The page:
The players may not have been politicians, but seven of them (Called “The Magnificent Seven” at the time), boycotted the tour, putting their personal values before an opportunity to be capped as Wallabys.
    They were Tony Abrahams, Jim Boyce, Paul Darveniza, Terry Forman, Barry McDonald, Jim Roxburgh and Bruce Taafe.

    See: http://www.smh.com.au/rugby-union/union-news/rugbys-magnificent-seven-turned-their-backs-on-ugly-face-of-apartheid-20110820-1j3l9.html#ixzz2MEaSVk39
    By the way, in the interests of historical accuracy, are you sure you were on R & R in 1971? The second tour for 7RAR would have been over by then. I would have thought your R & R (like mine) would have been taken in 1970.

    • Obviously I wasn’t on R & R in 1971 – my mistake.  I was more interested in checking the day of the month rather than the year.  I will edit it.

      I always differentiate between the people leading these protests and the troops in the ranks. I had friends in the moratorium marches – some because they swallowed the communist propaganda espoused by Monash etc but later matured, some because they were sheep and easily led and always would be and one “because that’s where the women were” on the day.

      I would have no objections to a protest march when peaceful and not disruptive to the commercial and social ebb and flow of a city.  Trouble is, the leaders, the anarchists/communists etc don’t want that. They want confrontation with the authorities, they want to physically attack the police and force them to respond, they want to disrupt the city.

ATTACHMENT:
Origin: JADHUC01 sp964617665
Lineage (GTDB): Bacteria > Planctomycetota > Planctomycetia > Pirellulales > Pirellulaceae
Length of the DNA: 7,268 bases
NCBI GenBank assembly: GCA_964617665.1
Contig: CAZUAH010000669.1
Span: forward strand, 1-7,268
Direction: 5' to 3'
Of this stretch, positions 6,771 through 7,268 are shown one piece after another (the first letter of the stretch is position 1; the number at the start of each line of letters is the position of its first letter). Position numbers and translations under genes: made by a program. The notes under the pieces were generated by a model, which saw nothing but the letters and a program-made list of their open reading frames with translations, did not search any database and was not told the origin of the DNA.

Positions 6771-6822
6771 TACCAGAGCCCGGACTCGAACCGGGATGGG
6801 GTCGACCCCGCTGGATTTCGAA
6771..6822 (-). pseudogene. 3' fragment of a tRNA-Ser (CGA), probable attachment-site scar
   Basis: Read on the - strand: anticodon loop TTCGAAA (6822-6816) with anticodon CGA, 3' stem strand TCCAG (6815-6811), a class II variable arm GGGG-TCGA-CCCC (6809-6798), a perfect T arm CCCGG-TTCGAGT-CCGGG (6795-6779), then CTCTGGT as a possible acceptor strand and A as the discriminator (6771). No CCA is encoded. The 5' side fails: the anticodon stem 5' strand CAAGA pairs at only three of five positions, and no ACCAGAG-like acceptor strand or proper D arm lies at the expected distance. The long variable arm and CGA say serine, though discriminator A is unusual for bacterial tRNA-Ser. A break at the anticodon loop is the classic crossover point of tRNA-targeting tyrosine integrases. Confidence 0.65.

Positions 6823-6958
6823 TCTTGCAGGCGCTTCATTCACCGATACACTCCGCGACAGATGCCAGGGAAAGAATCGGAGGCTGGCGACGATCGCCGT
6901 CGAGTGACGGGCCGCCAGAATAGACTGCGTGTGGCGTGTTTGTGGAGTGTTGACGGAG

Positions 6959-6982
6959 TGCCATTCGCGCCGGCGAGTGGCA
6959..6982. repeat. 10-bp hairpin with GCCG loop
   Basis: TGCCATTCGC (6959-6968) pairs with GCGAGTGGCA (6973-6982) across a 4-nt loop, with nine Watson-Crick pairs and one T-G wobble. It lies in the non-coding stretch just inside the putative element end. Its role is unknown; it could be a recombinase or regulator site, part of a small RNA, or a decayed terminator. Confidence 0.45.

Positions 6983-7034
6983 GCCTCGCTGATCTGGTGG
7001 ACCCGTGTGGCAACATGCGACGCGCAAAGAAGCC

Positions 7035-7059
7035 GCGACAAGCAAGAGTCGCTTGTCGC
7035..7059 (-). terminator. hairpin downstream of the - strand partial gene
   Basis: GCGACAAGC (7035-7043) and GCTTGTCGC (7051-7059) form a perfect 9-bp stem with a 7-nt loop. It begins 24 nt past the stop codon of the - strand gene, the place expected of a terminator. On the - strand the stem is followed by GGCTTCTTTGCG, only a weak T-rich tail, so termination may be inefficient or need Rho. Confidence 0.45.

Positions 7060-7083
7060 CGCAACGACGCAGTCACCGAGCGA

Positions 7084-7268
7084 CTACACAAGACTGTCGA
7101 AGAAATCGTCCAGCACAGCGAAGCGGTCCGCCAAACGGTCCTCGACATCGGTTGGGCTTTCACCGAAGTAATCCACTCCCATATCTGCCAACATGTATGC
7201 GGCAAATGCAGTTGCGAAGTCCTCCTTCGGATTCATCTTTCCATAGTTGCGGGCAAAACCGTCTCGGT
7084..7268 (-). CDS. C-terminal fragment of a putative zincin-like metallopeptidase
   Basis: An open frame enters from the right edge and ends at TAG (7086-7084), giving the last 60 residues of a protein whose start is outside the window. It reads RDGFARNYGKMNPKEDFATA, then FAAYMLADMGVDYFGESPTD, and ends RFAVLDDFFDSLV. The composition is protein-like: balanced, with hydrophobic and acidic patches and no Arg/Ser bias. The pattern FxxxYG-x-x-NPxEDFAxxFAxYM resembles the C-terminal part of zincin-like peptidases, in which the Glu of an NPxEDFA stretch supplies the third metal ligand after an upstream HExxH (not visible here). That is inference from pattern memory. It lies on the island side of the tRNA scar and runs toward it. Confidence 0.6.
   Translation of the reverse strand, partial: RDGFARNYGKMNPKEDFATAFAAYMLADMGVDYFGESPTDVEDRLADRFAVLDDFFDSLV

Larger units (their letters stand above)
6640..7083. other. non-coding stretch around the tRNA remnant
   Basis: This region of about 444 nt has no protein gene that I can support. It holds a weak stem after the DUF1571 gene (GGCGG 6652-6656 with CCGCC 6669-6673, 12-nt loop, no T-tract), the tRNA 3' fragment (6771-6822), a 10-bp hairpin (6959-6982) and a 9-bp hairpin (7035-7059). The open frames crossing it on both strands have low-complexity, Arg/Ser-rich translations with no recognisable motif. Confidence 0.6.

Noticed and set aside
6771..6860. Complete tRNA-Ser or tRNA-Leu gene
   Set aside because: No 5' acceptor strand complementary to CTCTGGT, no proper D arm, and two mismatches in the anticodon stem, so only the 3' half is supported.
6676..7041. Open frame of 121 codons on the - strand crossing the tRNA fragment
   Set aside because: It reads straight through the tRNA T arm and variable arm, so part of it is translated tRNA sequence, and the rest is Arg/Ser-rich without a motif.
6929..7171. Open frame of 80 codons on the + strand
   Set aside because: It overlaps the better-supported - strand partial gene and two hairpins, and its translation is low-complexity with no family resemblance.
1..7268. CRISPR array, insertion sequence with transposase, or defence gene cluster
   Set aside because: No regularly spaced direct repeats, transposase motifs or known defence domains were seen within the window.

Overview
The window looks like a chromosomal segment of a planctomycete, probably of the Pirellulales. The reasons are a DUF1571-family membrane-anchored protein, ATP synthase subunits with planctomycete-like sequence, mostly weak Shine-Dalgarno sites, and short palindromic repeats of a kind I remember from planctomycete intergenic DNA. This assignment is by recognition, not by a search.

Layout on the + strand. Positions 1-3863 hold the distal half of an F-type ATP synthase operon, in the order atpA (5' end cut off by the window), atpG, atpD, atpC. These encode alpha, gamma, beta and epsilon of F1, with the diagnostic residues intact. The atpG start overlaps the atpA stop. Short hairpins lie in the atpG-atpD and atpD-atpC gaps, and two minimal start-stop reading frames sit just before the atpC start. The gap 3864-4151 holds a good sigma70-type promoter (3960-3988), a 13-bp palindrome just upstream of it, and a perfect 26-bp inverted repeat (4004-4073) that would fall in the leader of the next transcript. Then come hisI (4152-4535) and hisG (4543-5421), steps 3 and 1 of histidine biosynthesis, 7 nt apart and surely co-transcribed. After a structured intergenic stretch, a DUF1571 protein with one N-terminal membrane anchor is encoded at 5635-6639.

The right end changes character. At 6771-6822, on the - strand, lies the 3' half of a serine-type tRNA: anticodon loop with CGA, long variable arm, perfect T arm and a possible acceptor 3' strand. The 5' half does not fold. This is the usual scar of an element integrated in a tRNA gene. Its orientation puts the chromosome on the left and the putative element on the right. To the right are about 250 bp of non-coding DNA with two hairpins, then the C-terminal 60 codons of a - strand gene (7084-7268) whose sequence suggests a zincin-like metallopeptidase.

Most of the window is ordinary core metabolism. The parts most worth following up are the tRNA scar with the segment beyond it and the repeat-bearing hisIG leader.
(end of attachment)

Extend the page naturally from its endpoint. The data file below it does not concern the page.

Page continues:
I do have objections to this.  You might have attended for altruistic reasons but many where there just to riot and attack authority.  I too found apartheid untenable but I wouldn’t be seen within cooee of the agitators.  Remember I was regular army charged with maintaining the status quo, not bringing it down by anarchy and rebellion.

      So the police responded – their job is to keep order and if attack is the only way to break up the anarchist thugs and communist agitators then good on ’em. Any reasonable protester would not have confronted the police.

      Like all of us, police are human so I don’t blame them for responding to the vitriol, abuse and missiles thrown at them.




    • I was one of those “Commo bastards”, …..goes without saying 1735099 aka Watermelon man”. 
      The magnificent Seven like most of the peaceful protesters failed to note that a protest march is only as peaceful as the least peaceful attendee.  The minority of troublemakers and their hangers on were recruited by the unions to cause as much disruption as possible and the pyramid method of ringing around the unis to get the numbers to do was well known.  As an attendee at a number of these “protests” I saw first hand the problems the Police faced and understand how when it hit the fan, a number of persons not involved suddenly found themselves in the thick of it.  By the seventies thinking people should have noticed that the rabble attending were actually destroying the method by which lawful, peaceful protest could be held. Even today protesters revert to what was done then and still have not learned that the violence detracts from the goals of the day.  Police are human and in the face of being out numbered by thousands of perceived rioters react, in the same way you were trained to react to ambush,….ATTACK.  in the heat of the confrontation bystanders become involved and especially so at close quarters.  Perhaps you can relate to that.